A Church of Christ Morgue

Cecil Willis

In recent years, the churches of Christ have built all kinds of organizations and establishments. I recently read ROLL JORDAN ROLL, the biography of Marshall Keeble, written by David Lipscomb College Professor, J. E. Choate. Choate relates a 1962 trip to Nigeria by Keeble, during which Keeble promised the Nigerian brethren that he would attempt to raise the money for a hospital.

Choate said, "On this second trip the natives were begging Keeble for a hospital, and he told them that he would see about it . . . .. And when Keeble got back to the states, he started riding his brethren about that hospital. The first stages of that hospital are now in operation in Nigeria, and it is the only hospital in the world operated by members of the churches of Christ." (p. 136).

This church of Christ "hospital complex comprises a maternity clinic, operating amphitheater, two ward buildings for men and women, kitchen and laundry, and a morgue" (pp. 136-138). We have everything now a maternity ward, a hospital, and a church of Christ morgue. We can offer complete service - from the maternity room to the grave. But what about a church of Christ cemetery? You mean we don't have a one??? Just wait!


A Liberal

Some overtures have recently been made by some of the liberals to try to get us to stop calling them "liberal." However, they are more prolifically using the word themselves. In the May 23, 1968 issue of GOSPEL ADVOCATE, Basil Overton reported a meeting held in Lexington, Kentucky by B. C. Goodpasture, editor of the GOSPEL ADVOCATE.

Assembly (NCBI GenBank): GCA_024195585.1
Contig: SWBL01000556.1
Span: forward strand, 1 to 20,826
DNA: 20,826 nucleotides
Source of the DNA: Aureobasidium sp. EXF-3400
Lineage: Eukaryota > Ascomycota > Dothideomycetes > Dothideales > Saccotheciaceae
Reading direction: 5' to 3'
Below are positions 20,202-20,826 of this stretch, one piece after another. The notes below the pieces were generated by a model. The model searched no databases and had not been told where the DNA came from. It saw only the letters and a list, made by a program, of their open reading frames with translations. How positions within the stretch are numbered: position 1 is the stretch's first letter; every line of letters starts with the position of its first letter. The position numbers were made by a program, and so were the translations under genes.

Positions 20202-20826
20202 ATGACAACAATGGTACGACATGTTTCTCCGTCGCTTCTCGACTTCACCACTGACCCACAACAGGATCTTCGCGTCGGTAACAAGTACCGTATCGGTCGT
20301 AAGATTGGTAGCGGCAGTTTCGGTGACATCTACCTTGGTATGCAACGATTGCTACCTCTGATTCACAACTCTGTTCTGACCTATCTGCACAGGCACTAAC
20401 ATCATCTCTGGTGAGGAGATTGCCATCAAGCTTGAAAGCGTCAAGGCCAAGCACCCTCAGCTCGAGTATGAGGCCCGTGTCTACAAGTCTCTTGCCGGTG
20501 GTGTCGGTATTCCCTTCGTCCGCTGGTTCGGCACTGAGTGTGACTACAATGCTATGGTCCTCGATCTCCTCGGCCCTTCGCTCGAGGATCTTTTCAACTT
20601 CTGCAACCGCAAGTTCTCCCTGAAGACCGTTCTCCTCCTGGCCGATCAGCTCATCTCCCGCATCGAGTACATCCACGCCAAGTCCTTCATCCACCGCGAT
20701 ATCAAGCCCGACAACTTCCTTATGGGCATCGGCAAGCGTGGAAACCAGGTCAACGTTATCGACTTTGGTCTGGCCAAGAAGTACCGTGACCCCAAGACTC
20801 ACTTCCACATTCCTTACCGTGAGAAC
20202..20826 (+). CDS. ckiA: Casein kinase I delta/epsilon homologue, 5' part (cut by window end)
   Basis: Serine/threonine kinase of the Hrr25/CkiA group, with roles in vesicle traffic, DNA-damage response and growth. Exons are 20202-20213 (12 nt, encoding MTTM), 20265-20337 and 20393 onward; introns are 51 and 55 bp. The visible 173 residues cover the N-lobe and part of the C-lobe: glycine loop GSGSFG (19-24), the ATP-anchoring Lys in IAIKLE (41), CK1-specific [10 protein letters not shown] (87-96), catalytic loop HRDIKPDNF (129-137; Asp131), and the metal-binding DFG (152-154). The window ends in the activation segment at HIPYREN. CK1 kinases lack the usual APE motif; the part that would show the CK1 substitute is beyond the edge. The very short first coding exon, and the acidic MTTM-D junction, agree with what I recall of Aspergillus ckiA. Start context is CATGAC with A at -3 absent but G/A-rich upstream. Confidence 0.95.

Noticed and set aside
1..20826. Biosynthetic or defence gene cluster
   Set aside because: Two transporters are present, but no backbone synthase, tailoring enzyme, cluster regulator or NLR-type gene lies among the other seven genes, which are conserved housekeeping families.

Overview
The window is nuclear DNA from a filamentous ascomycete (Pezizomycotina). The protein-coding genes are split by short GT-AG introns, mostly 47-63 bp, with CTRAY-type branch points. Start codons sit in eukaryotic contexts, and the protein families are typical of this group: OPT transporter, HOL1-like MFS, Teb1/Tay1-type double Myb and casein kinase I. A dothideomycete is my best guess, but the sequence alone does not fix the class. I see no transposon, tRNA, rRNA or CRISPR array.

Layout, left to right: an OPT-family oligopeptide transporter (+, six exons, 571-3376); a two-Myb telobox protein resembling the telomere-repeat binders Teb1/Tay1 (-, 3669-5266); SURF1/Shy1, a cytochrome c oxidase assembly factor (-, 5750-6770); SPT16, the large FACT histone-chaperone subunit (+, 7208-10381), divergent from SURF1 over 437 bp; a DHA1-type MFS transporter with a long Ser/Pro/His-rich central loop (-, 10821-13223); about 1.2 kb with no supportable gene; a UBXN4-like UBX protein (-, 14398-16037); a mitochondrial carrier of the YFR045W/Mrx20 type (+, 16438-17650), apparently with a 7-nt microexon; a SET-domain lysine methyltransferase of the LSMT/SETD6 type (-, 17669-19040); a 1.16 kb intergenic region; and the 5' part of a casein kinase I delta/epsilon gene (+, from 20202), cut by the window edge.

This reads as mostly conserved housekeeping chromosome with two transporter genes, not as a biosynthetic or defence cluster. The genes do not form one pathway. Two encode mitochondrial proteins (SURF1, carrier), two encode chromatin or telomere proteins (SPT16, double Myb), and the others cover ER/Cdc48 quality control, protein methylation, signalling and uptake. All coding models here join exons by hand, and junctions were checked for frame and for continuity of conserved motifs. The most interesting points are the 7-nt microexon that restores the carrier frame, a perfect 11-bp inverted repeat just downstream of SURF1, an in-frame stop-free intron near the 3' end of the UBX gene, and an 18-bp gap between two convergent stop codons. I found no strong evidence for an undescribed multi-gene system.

Brother Overton, for some reason, felt the necessity to state, "Brother Goodpasture is not a liberal, but very conservative and true to the Book in his preaching." Ha! If Goodpasture is not a liberal, I wonder who Overton would call one. Brother Goodpasture has spent twenty-five years preparing the seed-beds for the sowing of liberalism. I do not see why he now would be so squeamish about wearing the label himself. Nor do I see why Overton and Goodpasture would whine so when some of us call them "liberal" when they use the term so readily in describing others.

I guess Overton means that Goodpasture is not a classical modernist, but at least he has prepared the way for a generation of classical modernists who are just beginning to show their strength among liberal Churches of Christ. Their positions will be such that Goodpasture and others will try hard to deny any kinship with these young liberals. But no man in modern times has done more to promote liberalism than B. C. Goodpasture. At this late date it will take a lot more than a one-line disavowal to clear his name of blame.

August 1968